Therapy in L.A.

  article of the month
October 2001
By Susan Harper Slate, Ph.D.

For those of us who can remember where they were when they heard Pearl Harbor had been bombed or John F. Kennedy shot, remembering where you were and what you were doing on Tuesday, September 11th will be a similar experience. For many, not only their lives, but the world changed on those days. It is, to say the least, a "paradigm shift." On September 10th, your life was like it usually is--your share of joys and heartaches, good times and difficult. On September 12th, what you feel is different, scary and different.

If there is any good that comes out of 9/11, beyond our stated goal of eradicating terrorism, it may be this: crisis is clarifying. It does not "make" an individual, as much as it "reveals" one. What you hold as important, what motivates you, and what values you live by become center stage. All the "peripheral" parts of life become exactly that--peripheral. The shift can be dramatic and all-at-once or it may take time. For some, they feel as though they have lost their central ways of being in the world and their focus. It's as though the puzzle they were working on has been completely scrambled and now must be reassembled, only with a new picture as the result.

When Maslow, many years ago, wrote about his now-famous "hierarchy of needs", he stated that if you satisfy the base needs--food, shelter and safety--you could go up the ladder, so to speak. Only after fulfilling the primary needs may you then work toward "self-actualization." From this writer's perspective, I think something has gone seriously wrong, because while some appeared to be pursuing that goal, so many seemed to be pursuing something much less lofty. Our consumerism and our insatiable drive to be entertained seemed of paramount importance. Now we slide back down the ladder to a need to feel safe, and in the process, once again discover hedonism's empty promise: You can't get enough of what you don't really need.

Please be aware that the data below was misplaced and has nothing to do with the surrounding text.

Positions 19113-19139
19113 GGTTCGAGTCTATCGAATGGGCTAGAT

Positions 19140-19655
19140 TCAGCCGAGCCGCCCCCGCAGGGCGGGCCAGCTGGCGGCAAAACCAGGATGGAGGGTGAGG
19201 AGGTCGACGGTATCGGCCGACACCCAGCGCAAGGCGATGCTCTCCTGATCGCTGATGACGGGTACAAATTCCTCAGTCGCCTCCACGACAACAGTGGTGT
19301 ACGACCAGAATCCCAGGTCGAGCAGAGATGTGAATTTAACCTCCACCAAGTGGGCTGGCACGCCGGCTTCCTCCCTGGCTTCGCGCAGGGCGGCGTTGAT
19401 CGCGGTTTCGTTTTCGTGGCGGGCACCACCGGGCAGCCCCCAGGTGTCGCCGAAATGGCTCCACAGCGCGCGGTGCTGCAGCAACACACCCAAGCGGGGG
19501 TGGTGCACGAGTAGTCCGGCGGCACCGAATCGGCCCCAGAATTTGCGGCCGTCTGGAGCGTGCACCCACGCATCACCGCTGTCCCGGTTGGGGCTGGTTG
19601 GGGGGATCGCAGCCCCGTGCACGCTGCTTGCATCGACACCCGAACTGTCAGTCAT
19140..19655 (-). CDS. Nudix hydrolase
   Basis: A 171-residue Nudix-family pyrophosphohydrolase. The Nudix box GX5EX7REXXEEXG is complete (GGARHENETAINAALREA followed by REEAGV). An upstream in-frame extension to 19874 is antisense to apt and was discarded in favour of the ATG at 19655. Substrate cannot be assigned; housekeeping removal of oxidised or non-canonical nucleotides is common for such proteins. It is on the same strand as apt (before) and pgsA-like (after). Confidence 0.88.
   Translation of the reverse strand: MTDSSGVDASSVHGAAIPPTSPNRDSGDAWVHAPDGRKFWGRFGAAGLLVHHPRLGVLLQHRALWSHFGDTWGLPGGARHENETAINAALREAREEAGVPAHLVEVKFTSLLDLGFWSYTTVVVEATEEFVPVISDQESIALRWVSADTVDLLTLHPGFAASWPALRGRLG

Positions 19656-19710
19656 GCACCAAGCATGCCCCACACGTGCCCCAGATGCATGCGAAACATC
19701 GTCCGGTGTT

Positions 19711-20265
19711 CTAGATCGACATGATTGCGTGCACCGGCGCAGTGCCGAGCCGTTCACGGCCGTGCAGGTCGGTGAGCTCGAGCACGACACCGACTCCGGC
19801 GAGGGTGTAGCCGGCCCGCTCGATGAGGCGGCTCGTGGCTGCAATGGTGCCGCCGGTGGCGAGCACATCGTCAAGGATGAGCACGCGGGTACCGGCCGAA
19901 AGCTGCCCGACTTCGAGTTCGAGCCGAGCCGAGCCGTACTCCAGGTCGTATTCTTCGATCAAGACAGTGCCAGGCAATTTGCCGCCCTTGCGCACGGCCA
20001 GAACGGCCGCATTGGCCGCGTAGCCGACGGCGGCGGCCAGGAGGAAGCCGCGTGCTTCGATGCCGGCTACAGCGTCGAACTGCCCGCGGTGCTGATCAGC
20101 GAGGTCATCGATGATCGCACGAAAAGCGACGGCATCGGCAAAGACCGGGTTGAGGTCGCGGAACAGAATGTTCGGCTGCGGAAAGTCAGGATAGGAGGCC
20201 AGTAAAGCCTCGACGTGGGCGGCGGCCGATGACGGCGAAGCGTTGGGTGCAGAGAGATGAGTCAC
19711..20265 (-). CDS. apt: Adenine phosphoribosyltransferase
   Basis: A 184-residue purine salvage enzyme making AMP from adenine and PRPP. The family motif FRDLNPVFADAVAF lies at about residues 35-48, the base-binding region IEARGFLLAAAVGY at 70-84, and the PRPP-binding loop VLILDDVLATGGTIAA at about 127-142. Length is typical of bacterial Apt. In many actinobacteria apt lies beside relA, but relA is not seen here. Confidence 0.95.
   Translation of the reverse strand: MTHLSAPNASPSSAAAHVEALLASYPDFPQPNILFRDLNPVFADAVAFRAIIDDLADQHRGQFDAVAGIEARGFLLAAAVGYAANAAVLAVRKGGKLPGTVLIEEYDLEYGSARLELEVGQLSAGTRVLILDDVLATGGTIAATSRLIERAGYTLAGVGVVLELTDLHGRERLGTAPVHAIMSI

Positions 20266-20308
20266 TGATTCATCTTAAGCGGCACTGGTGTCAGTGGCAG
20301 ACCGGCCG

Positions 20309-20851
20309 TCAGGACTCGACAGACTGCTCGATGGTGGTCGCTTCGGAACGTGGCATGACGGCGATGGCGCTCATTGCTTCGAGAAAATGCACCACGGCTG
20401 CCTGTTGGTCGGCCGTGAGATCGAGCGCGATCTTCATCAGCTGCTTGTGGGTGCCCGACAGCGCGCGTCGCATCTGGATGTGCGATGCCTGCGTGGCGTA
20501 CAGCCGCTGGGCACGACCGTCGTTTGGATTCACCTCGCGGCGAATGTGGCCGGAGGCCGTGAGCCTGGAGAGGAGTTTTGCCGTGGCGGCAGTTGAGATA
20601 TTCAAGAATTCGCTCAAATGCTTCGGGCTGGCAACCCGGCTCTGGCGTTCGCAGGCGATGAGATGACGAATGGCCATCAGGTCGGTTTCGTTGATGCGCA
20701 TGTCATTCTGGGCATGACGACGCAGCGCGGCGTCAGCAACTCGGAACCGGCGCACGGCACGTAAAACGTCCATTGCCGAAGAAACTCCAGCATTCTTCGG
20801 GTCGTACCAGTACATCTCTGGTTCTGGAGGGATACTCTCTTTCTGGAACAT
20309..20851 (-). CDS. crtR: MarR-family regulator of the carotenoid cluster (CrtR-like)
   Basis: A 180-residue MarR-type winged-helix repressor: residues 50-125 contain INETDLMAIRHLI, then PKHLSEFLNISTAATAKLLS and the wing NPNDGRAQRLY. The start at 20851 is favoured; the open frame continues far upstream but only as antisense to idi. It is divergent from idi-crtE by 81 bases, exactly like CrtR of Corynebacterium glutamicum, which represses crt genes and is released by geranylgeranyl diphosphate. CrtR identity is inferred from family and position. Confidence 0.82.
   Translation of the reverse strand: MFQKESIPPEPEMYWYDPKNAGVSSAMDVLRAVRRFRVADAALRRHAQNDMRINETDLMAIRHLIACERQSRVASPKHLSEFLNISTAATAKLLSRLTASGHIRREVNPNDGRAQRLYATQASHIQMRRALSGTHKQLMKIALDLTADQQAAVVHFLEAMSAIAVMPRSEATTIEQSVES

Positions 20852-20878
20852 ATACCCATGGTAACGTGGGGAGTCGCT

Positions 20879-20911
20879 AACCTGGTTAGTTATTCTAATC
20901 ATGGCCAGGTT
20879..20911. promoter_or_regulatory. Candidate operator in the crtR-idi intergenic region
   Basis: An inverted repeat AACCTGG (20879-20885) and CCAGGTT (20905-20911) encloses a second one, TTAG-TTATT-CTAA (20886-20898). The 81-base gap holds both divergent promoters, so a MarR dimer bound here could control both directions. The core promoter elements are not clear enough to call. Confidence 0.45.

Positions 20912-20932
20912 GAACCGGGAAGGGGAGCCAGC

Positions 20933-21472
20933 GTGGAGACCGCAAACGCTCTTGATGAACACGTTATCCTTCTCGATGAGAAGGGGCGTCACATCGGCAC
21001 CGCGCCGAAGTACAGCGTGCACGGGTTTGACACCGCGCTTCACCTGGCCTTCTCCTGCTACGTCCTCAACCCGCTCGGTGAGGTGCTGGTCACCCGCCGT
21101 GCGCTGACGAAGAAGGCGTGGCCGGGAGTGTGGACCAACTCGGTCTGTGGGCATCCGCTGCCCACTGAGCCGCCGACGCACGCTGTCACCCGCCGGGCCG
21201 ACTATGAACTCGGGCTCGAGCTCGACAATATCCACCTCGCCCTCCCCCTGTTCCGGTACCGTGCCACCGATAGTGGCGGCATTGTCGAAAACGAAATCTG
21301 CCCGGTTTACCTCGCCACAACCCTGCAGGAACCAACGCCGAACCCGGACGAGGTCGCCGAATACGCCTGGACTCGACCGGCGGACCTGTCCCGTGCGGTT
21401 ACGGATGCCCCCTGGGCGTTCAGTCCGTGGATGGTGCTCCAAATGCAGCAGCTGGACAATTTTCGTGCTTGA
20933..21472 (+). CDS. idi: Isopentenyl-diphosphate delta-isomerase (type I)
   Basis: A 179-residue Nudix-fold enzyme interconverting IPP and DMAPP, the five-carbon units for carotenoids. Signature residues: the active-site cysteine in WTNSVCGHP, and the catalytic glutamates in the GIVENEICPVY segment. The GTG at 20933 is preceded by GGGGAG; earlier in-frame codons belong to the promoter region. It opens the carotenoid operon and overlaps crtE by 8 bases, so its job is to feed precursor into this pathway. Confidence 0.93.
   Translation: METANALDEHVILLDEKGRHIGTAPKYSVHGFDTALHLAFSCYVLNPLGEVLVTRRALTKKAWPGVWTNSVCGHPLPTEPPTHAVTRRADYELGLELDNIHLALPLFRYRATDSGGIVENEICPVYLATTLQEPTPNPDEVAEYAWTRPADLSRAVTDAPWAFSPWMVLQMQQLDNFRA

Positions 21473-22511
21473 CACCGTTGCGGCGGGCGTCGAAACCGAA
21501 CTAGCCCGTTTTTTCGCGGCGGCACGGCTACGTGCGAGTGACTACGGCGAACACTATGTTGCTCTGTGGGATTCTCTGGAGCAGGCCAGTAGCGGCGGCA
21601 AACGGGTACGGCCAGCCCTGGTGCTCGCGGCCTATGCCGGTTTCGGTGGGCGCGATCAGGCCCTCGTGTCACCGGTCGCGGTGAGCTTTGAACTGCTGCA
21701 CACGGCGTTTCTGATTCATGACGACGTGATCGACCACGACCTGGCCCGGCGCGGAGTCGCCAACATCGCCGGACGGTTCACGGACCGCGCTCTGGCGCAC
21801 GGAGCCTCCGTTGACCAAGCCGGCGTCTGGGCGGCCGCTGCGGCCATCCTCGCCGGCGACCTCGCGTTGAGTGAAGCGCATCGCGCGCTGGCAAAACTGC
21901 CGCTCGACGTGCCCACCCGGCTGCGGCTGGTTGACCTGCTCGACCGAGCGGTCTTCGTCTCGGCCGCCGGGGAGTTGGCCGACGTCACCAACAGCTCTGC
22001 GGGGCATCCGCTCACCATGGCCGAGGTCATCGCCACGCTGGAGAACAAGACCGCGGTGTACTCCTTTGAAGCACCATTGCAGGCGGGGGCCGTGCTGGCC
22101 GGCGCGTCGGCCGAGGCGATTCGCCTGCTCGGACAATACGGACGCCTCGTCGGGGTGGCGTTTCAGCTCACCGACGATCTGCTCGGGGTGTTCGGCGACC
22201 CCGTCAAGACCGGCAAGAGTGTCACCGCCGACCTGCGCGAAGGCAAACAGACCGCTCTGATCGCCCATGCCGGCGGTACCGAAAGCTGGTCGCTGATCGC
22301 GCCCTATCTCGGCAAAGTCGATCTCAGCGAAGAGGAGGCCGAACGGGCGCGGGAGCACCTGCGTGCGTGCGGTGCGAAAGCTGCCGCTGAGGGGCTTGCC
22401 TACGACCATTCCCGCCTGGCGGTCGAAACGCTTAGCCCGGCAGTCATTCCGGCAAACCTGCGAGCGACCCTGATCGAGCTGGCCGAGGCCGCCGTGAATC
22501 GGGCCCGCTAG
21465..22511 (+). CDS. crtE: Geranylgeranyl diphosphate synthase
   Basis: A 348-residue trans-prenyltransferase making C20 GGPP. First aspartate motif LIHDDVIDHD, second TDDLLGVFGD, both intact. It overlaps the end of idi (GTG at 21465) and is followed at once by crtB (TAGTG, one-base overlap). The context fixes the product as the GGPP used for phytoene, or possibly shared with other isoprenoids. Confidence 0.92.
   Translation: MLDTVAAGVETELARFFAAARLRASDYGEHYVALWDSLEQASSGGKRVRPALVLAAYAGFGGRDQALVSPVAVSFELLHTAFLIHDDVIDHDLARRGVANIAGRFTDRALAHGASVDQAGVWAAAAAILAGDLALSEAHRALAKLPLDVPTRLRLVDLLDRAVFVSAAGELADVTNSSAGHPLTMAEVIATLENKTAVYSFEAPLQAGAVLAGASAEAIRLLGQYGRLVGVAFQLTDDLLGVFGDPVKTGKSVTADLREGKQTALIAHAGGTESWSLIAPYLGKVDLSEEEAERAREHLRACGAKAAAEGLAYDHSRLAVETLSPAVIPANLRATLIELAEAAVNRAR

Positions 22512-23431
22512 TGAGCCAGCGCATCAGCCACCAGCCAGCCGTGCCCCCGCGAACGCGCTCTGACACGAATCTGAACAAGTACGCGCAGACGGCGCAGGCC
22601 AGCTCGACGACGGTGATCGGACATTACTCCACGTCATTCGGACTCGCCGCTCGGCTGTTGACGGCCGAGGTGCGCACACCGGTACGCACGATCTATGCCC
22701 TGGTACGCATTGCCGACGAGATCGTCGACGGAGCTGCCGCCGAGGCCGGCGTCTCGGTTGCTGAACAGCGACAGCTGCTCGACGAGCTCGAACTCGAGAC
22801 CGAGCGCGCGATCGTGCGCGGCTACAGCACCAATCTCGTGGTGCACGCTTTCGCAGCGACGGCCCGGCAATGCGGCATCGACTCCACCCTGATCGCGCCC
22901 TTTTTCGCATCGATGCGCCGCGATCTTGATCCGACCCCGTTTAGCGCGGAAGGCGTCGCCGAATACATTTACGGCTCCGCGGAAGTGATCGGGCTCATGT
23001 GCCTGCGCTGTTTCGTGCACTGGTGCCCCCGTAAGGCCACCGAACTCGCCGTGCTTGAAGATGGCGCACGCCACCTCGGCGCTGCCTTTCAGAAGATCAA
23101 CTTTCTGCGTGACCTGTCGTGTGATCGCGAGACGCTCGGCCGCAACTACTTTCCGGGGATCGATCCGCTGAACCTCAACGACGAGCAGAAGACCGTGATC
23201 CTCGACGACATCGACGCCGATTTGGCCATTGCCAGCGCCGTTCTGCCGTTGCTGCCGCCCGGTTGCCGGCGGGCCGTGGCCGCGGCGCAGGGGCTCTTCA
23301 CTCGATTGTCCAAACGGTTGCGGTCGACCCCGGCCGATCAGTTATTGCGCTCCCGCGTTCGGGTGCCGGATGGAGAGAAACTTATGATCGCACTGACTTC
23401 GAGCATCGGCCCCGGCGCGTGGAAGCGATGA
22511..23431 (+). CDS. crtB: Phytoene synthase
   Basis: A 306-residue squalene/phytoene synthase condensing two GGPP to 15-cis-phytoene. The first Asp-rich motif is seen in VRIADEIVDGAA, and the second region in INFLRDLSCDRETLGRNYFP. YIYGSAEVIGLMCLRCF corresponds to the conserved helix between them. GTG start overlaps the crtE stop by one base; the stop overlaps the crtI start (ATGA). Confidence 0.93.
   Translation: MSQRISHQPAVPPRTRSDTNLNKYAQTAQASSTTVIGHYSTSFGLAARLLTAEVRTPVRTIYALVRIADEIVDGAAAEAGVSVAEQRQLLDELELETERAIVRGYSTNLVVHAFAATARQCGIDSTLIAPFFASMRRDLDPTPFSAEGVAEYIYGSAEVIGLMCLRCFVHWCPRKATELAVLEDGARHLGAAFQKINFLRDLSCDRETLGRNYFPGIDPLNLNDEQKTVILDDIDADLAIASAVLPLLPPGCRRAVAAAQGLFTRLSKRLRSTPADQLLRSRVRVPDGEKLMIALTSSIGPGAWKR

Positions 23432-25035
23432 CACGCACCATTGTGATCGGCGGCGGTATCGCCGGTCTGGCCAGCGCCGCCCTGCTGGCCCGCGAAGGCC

Certainly one of the changes (and unfortunately, no doubt we will revert back to the way we were) has been an increased sense of people needing to feel connected to others. Our protective shield of "being our own person" shatters. We not only need one another to grieve the loss of the 2948+, but to feel safe again. People fly the American flags for many reasons, but one is to feel "united." On the day of September 11th, strangers said hello to one another on the street. If you're reading this from some midwestern town, that may not mean much, but in cynical, suspicious and oh-so-cool LA, that was different. One of my patients, relocated from the east, remarked that the "World Trade Center was like my backyard." On that day and subsequently, many of us feel it was our backyard, whether or not we have ever stepped inside New York.

Relationships become paramount again. My husband was across the country in Canada at the time of the bombings. All I wanted, all he wanted, was to be home again to cuddle up with each other and our two children. At no other time are people as clear about what matters to them as when there is loss or potential loss.

Much has been written and spoken about how to help your children process these events. But first and foremost, process them yourself. By "process" I mean write about the events, talk about them, feel about them. Take action. Be careful to not watch too much television coverage on the events. Choose the most knowledgeable and reasoned articles to read. If you feel you are stuck somewhere and you aren't processing this well, consult some of the previous articles on this website for help. For example, WHAT IS EMDR?, IS MY ANXIETY NORMAL? - Part I, Part II, Part III, UNDERSTANDING DEPRESSION, or HOW STRESS REDUCTION CAN SAVE YOUR LIFE. By all means, consult the introductory letter by Dr. Dorothea McArthur.

Make sure someplace in your soul, you keep a candle lit, not just for those who have died, but for your own spirit. Whatever form that takes place is for you to decide. This isn't a "how to" as much as an arrow pointing in the direction. For me, I'm planting a garden. I'm hoping for 2948 flowers by spring.

Dr. Harper Slate is a psychotherapist in practice in Santa Monica. She is a member of the Independent Psychotherapy Network.

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